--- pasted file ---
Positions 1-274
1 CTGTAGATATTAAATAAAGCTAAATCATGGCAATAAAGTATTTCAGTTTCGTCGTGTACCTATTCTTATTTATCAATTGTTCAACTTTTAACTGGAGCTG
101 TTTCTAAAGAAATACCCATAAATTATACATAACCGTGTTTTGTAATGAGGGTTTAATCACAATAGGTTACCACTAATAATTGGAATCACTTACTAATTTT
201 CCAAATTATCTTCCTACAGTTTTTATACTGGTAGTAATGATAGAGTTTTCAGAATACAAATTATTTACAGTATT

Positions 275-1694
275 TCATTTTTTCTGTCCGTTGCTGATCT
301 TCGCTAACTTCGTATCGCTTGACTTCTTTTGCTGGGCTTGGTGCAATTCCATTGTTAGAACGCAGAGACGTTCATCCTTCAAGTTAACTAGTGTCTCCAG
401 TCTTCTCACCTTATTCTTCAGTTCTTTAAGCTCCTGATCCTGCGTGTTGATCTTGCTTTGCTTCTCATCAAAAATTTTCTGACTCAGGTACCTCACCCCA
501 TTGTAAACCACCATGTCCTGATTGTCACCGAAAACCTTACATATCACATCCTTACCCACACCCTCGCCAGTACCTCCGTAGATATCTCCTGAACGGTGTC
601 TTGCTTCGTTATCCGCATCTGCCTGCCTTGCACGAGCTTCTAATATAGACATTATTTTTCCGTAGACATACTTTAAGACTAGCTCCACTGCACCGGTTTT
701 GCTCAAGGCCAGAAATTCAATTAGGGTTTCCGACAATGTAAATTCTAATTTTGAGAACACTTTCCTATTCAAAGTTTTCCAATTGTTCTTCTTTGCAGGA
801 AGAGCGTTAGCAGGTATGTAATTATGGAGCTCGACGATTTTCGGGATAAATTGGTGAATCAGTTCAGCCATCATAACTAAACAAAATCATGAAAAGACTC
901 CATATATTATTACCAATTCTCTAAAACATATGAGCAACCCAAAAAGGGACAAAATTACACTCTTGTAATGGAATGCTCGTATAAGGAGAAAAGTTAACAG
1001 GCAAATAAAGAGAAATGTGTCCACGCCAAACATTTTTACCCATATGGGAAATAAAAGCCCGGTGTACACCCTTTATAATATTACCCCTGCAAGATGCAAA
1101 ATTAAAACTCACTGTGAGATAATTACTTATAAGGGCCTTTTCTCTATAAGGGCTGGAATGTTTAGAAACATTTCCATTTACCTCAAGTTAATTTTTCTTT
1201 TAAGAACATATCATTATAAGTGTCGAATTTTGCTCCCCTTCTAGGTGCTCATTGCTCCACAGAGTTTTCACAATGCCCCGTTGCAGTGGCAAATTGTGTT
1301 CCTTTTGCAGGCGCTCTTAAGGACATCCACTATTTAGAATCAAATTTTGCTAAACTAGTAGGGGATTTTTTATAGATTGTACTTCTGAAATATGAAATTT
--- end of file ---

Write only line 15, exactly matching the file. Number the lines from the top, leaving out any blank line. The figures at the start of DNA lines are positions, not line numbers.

1101 ATTAAAACTCACTGTGAGATAATTACTTATAAGGGCCTTTTCTCTATAAGGGCTGGAATGTTTAGAAACATTTCCATTTACCTCAAGTTAATTTTTCTTT